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A chess grandmaster has cracked an intellectual puzzle in an attempt to help police solve a murder mystery.
The Masquerade-like conundrum was drawn up in a police station cell by a man who says he knows the spot where a woman’s body is buried in a shallow grave.
Raymond Keene, a former British chess champion and a chess correspondent of The Times stayed awake until 4.30am yesterday studying the man’s scribblings on two sheets of paper after he was called in by police desperate to end the six-month mystery.
Overnight Keene deduced that the body of Therese Terry, a 43-year-old divorcee from Preston, Lancashire was buried near Limerick, Ireland, possibly at a place beginning with the initial HG. This week the detective leading the investigation will travel to Keene’s London home to discuss the few remaining questions posed.
Terry disappeared after travelling to Ireland with a man in January. She had earlier returned from a trip to Australia to find that thousands of pounds had systematically been siphoned from her bank account.
A 30-year-old computer consultant from Seaford in Sussex was arrested last month and is being held on fraud charges. He has told police that the woman died by her own hand and that he knows where she is buried.
Keene, the author of 70 books on chess, was called in by police last week after they realised the man in custody was taunting them with a chess riddle. “It is like something out of Batman.” Said Keene yesterday. “The Joker has given the police an insane clue but thinks they are too stupid to solve it. So the police calls in Batman. ”
Keene. An unlikely caped crusade, decided that the first sheet of paper, entitled “area of game” by the man in custody, is both a map and a chessboard. The smaller islands at the top of the sheet represent the two main British isles with the Roman numerals standing for different places. I is Sussex, II is London, III Preston, IV Dublin and V is Cork.
He then rotated the sheet 90 degrees in a clockwise direction to discover that the larger island represents Ireland. The line drawn through it is both a trajectory, to show movement, and a diving line, providing mirror image on either side as on a chessboard. VI is Limerick.
Studying the chess pieces Keene decided that the black king was the possible killer; the lady in waiting and the black queen was Terry, his victim; the pawn his brother. The white king is the police.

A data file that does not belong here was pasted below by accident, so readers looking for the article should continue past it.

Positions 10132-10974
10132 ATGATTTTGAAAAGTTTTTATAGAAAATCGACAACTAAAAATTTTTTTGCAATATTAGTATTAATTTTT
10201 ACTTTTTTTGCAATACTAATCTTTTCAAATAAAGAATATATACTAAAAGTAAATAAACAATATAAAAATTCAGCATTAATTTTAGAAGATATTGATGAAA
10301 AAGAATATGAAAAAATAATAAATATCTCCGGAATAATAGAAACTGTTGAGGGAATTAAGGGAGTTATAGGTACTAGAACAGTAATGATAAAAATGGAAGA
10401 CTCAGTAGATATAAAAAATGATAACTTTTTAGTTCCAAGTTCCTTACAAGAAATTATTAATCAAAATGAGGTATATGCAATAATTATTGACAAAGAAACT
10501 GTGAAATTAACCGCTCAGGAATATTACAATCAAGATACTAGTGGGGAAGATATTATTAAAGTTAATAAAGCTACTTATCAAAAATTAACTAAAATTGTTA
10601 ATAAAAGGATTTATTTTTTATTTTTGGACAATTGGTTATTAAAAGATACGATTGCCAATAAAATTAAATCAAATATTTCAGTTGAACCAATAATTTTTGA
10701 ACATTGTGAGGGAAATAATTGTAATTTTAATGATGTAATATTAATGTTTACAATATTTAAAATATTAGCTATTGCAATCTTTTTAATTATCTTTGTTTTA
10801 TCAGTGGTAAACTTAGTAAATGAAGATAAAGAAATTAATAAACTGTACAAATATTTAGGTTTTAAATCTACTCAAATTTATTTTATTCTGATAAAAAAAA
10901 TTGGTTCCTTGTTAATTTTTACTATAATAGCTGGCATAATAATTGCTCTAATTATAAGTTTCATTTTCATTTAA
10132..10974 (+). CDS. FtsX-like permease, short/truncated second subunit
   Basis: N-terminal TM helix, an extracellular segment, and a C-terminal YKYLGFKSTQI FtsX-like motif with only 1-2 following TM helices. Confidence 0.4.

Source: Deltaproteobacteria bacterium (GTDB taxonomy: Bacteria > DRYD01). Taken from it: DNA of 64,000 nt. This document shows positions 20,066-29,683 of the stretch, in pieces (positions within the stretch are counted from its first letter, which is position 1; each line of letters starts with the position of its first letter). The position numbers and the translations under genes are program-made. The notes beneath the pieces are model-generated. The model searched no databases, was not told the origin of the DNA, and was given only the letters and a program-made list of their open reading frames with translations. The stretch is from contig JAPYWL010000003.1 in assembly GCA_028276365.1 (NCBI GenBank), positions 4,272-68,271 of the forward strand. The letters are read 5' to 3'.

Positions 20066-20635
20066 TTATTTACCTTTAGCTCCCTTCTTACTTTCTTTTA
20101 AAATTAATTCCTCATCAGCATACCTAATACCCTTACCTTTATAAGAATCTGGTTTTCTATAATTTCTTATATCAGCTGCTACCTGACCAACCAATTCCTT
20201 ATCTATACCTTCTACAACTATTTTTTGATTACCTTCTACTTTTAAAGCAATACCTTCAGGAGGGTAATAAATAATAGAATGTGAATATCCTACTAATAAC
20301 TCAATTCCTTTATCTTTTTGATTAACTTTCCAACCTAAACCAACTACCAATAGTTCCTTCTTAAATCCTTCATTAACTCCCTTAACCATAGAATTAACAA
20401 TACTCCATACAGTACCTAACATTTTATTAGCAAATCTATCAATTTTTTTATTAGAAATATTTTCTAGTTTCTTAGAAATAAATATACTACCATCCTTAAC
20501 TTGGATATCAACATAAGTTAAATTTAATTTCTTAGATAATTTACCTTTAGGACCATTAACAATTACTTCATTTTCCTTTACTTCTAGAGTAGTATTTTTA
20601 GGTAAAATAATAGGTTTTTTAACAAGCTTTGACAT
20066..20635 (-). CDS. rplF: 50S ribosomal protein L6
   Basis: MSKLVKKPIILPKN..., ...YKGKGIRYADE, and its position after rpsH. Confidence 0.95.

One of the biggest breakthroughs for the police came when Keene pondered the second sheet, the “time scale for game” which provided various dates in January. He decided that the figure resembling a seven was in fact a vector, a mathematical sign indicating movement.
Thus, on Saturday, January 13, the black king when from Sussex to Limerick. Keene has now given police a breakdown of the movements of each person.
Police has been able to confirm some of his information. On January 19 there is the reference: “BQ makes a call. We are in IV”. A friend of Terry’s in Preston has told the police that the missing woman telephoned her on that day to say she as in Dublin with a former boyfriend.
Keene said last night: “There are references to a letter V which I believe relates to the use of a Visa credit card. The police had told me this is the type of credit card Terry had.”
“There is a horrible logic to all this. I firmly believe that she is buried at a spot north–west of Limerick indicated by the initials HG. I think HG is something small or idiosyncratic. If police can find a farm, a bog or a pond with those initials they may find the body.”
Four areas of he puzzle still elude him: the initials in the top left corner of “area for game” (although he guessed that EOT stood for Eire Office of Tourism and the police have confirmed that a car used by Terry and her boyfriend was hired from this office); the asterisk like drawing in the top right hand of the “time scale for game”; a reference to “car to b” and the heavily underlined entry “BK is S here”.
“The most sinister entry is a reference on January 21 to ‘BK BP do this’”. Said Keene. “This could be the point when the woman died.”
Detective Superintendent Roy Fletcher of Lancashire CID said last night: “We are treating this as a murder mystery but as yet we have no body. Thanks to Mr Keene, we may be much closer to solving this mystery.”

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©2005 IMPALA London Ltd. All Rights Reserved
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